5 Facts About Tactical Transport Planning
Brian Hoey - July 02, 2020
Let’s say you're a transport planner: you’re working from a long-term operational plan that’s designed around demand estimates based on the past 12 months worth of data. Your current plan involves a run of every part every two days, under the assumption that that will keep your production plans moving without burdening your inventory planners with too much stock. Unfortunately, inventory seems to be piling up anyway, and you begin to run the risk of exceeding your storage capacity and racking up a ton of extra fees.
How do you respond in this situation? More specifically, what tools and tactics do you use to respond in this situation? In the past, it might have been hard to know what to do—you might have stopped the transport routes altogether in the hopes that things would stabilize, only to find that the result was costly stockouts. Conversely, you might have decreased the frequency with which every part was delivered, and then waited patiently to figure out whether your tactic had had the intended result. Today, you’re more likely to have advanced planning tools with analytics capabilities that can help you stay responsive. Even with those tools in tow, however, there are no guarantees; to get the most out of your technology, you have to understand tactical transport planning and the role it plays in optimizing logistics operations.
1. Tactical Transport Planning Bridges the Gap Between Your TMS and Daily Operations
First things first: transportation logistics disruptions tend to crop up when you’re longer-term operational plans don’t mesh with reality. Maybe there’s less demand for particular parts than you anticipated, maybe weather conditions are slowing down all of your transportation logistics—whatever the conditions are, it’s likely that things aren’t going exactly how you sketched them out in your initial plan. This is where tactical transport planning comes in: it enables you to get a fine-granular view of transport operations on a shorter time scale than operational planning, such that you can respond to emerging conditions in a tactical way. In this way, it acts as a kind of bridge between your transport management system (which might give you a slightly broader planning horizon) and what’s actually happening day-to-day in the supply chain.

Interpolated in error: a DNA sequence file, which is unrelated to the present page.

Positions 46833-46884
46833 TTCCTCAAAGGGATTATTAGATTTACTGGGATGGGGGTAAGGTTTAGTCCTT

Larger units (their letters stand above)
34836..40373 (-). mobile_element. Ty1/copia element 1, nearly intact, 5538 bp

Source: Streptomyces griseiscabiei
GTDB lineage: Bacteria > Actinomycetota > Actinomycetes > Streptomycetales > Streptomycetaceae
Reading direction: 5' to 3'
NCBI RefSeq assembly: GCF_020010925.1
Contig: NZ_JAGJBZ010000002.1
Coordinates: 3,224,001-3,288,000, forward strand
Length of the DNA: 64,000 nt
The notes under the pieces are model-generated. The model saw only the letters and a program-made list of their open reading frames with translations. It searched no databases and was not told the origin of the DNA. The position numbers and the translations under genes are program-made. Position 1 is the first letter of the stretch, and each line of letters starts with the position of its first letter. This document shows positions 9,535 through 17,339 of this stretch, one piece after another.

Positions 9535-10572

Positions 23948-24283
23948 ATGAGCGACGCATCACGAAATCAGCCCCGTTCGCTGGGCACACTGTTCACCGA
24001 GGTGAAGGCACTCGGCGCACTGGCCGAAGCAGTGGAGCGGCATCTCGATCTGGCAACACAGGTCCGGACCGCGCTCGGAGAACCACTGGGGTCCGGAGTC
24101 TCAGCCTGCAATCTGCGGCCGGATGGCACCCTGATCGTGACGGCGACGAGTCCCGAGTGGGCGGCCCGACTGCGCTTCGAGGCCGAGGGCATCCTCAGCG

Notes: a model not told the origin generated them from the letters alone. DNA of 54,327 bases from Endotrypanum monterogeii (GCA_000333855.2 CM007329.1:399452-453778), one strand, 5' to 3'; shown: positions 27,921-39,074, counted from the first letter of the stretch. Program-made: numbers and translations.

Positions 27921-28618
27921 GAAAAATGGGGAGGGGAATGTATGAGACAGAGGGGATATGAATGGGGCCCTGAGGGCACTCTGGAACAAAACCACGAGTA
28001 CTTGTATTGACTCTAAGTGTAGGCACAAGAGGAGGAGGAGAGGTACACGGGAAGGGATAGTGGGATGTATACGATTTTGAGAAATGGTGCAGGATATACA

2. Tactical Transport Planning Is a Fundamentally Data-Driven Process
Since the idea behind tactical transport planning is to prevent over- and under-reactions to emerging conditions within your logistics chain, it stands to reason that you’d want to have as clear a view as possible of how conditions are likely to evolve. The best way to make that happen? Data integration. Essentially, with live datastreams incorporated into your planning software and workflows, you can use advanced predictive and prescriptive analytics to find the optimal route, tour, or network change for a given set of parameters. From there, you can continue adjusting those parameters as new circumstances emerge, always staying one step ahead of the disruptions that often plague logistics processes. Of course, real-time data isn’t something that just happens by sheer force of will—to truly achieve it, you need software integration that prevents silos and promotes connectivity. You’ll also need to be sure that you’re gathering the right amount of data in the first place, which could be a question of integrating with your suppliers’ or clients’ IT, or of implementing IoT devices and RFID chips throughout your value chain.